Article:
Unlike watching paint dry, watching water beads grow can be fascinating. As the water beads absorbed water, Danya and her girls noticed that they took on different forms.

Here’s what you’ll need for this activity:

  • A light table
  • Several cookie cutters
  • Dry water beads
  • A jar or a vase, or any transparent vessel that will allow you to see the growing water beads

Follow these steps to experiment:

  1. Place the cookie cutters on top of a lit light table.
  2. Pour dry water beads into a clear jar, and add just enough water to cover them.
  3. Watch the beads become very bumpy within the first minute of immersing the water beads in the water. Remove a few of the water beads. Place them in a cookie-cutter and observe their shape and texture.
  4. During the next minute, watch the beads become lumpy. Remove a few at this stage and place them into another cookie cutter.
  5. Check back in every couple of hours and observe the water beads. In each phase, remove a few water beads and place them in a separate cookie cutter.

4. Water Beads and Essential Oils

water beads with essential oils from Samantha McCracken

You can make water beads a stimulating activity and a calming one. Tinker with different scents and engage your child’s senses.

Samantha of Samantha McCracken uses essential oils to create some fun and relaxation for her son with ASD.

You can set up this activity in a special room or designated space where your child can experience the full sensory effect.

Here’s what you’ll need for this activity:

  • Water beads that are already fully expanded
  • A sensory bin (Samantha used a Pyrex baking dish)
  • Small toys
  • Carrier oil (such as coconut oil)
  • Lavender or vetiver essential oil
  • A bath mat or towel to place under the bin

Here are the steps to invite your child to this calming activity:

  1. Place the water beads and toys into a sensory bin.
  2. Add one teaspoon of carrier oil.
  3. Add 8 drops of essential oil.

5. Water Beads and Shaving Cream

Water beads and shaving cream from Parenting Chaos

You can use shaving cream to add an exciting and fun textural element to water beads.

Stephanie of Parenting Chaos set up this activity for her kids and had just enough time to finish cleaning her kitchen.

Here’s what you’ll need:

  • Water beads that are already fully expanded
  • A can of shaving cream
  • A container
  • Toys, such as scoops and cups

Follow these steps to set up this activity:

  1. Spray shaving cream into a container.
  2. Have your child sprinkle the water beads on top, adding however much she pleases.
  3. Provide sensory toys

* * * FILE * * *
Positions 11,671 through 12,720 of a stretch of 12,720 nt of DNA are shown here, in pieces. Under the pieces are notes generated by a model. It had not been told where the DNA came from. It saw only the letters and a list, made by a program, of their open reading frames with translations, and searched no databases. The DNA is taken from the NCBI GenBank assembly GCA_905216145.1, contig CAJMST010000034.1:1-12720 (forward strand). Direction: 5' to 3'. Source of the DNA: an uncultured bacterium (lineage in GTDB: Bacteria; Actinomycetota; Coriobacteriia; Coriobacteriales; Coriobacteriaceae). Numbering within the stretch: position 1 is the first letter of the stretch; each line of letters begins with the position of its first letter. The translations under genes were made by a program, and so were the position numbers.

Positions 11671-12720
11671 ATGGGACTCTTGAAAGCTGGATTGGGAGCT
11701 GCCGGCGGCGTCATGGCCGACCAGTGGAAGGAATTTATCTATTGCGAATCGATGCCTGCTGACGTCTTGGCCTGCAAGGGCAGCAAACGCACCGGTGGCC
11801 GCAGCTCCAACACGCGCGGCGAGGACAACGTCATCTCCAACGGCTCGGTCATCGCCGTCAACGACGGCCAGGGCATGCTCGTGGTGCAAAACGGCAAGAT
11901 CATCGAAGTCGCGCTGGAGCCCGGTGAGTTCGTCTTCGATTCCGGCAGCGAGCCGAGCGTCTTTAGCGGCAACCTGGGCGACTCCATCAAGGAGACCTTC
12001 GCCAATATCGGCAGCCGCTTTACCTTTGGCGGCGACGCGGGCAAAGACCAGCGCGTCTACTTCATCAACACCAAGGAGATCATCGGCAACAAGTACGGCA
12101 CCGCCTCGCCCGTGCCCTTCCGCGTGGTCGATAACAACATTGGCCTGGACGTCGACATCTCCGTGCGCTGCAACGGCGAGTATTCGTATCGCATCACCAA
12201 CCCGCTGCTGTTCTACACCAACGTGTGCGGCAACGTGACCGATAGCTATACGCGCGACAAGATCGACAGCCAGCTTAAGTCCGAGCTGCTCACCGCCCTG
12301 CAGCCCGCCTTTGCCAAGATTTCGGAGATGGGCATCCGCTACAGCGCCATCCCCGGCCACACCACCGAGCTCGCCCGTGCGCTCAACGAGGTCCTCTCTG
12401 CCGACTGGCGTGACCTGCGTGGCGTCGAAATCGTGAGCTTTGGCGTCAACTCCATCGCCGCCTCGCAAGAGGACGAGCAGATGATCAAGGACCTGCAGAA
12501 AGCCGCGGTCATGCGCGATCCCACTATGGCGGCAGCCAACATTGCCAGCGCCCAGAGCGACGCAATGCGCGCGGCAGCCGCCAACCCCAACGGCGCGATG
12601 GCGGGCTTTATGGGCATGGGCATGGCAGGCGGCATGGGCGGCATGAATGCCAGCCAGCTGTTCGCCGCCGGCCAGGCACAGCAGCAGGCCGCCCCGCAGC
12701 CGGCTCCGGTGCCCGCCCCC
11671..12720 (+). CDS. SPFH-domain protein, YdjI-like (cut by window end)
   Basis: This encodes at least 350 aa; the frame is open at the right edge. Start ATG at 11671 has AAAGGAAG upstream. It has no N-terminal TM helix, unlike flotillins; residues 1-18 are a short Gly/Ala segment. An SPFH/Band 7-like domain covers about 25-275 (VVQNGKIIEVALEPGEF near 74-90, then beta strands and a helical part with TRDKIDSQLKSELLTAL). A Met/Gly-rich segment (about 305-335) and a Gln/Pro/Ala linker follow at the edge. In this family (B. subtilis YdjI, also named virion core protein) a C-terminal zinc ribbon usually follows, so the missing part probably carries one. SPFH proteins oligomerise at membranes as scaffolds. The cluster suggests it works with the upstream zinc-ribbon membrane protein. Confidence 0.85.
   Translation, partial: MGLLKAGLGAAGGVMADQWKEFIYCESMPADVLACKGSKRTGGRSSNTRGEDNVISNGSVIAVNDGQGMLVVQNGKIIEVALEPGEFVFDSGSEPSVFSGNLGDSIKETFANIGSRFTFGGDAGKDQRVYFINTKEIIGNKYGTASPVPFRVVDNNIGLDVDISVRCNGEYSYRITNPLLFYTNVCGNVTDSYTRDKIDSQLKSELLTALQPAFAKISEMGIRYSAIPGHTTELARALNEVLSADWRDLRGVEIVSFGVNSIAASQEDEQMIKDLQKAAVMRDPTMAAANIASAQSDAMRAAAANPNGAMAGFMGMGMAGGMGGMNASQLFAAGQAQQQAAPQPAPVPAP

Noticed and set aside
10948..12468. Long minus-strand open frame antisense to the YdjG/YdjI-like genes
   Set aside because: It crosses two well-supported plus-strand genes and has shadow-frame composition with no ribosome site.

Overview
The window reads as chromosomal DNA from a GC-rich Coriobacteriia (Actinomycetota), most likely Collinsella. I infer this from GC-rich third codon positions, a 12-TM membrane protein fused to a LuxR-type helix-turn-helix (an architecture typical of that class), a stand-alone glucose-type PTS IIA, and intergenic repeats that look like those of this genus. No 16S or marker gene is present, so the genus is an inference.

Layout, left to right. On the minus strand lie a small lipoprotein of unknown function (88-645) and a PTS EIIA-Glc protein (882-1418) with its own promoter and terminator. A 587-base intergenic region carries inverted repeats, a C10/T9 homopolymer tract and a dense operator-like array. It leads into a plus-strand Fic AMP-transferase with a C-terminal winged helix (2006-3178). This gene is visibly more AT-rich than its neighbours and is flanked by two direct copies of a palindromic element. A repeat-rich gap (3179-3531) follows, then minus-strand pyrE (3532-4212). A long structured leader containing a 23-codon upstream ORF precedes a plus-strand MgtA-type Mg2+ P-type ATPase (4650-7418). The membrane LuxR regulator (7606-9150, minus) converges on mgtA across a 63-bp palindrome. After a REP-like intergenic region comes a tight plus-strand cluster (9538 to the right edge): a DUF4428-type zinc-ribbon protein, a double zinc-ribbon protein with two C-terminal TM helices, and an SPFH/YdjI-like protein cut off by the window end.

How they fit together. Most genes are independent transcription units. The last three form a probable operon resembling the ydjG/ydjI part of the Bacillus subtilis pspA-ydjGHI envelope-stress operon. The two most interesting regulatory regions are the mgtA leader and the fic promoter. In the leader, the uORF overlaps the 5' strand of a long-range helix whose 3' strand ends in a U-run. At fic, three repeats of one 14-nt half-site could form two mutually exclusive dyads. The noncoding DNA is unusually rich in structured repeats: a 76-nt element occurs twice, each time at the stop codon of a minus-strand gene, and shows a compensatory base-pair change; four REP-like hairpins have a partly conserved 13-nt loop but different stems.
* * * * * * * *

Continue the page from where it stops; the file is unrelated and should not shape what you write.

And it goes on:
6. Glow-in-the-dark Water Bead Sensory Bottle

Glow in the dark water beads from Preschool Inspirations

Katie of Preschool Inspirations made her sensory toy using materials that you can find at a dollar store. Her child even used it as a night light because the glow sticks lasted so long.

The great thing about this activity is that younger children can play with it because the bottle will contain the water beads. Supervision, though, is always recommended.

Here’s what you’ll need:

  • An empty water bottle
  • Glow sticks
  • Clear water beads

Take these steps to create this very cool sensory bottle:

  1. Prepare water beads.
  2. Pour the water beads into an empty water bottle. Leave enough space at the top to fit the glow sticks.
  3. Activate the glow sticks and slide them into the bottle.
  4. Bring the bottle to a dark space and prepare for the “oohs” and “aahs.”

7. Paint with Water Beads

Painting with water beads from Teach Me Mommy

This activity is for all the artistic souls out there. Nadia of Teach Me Mommy set up this art activity using simple items around the house.

Here’s what you’ll need:

  • Bottles of paint
  • A handful of water beads that are already fully expanded
  • A cardboard box small enough for your child to hold and tilt easily
  • Paper (to paint on) cut to fit inside the cardboard box

Follow these steps to unleash your child’s inner artist:

  1. Cut paper to fit into the cardboard box.
  2. Pour paint onto the paper inside the box.
  3. Add a few water beads.
  4. Encourage your child to tilt the box and move the beads around. The beads will pick up the paint and make interesting patterns.

FAQs

How Long Do Water Beads Last?

Water beads can last up to 2 years and possibly longer if stored properly.

The best way to store water beads is to place them in a Ziploc bag or a container with an airtight lid. The key is to dehydrate them entirely first.

How Do You Dispose of Water Beads?

When you’re ready to dispose of water beads, crumble them up and place them in your garden soil.

Avoid disposing of them down the sink. The water beads may continue expanding in the pipes and clog the drain. With this in mind, it’s not a good idea to play with water beads as a bathing activity.

Keep in mind that water beads can form mold. If this happens, dispose of them in the trash receptacle.

Can You Reuse Water Beads?

You can reuse water beads several times if they’re not crushed. Crushed water beads can not be reused.

Are Water Beads Safe for Kids?

Water beads are non-toxic and safe for kids 5 years and older, but may pose a choking hazard for kids younger than 5.

The colors and texture are very similar to candy, and many younger kids won’t be able to tell the difference. If anyone ingests water beads, they can continue to expand inside the body and cause gastrointestinal issues.

If you suspect that water beads have been swallowed, watch for these signs:

  • Swelling of the stomach
  • Refusal to eat
  • Drooling
  • Wheezing
  • Vomiting
  • Constipation

If you’d like your younger kids to enjoy the sensory play activities that water beads provide, there are safer alternatives: 1) Tapioca pearls or 2) Water beads sealed in a ziplock bag. 

You can tape the plastic bag filled with water beads to a window where it can even act as a pretty suncatcher. Your child can also push around the beads inside the bag without fear of any beads becoming ingested.

Water Beads: 7 Fun Sensory Play Activities for Kids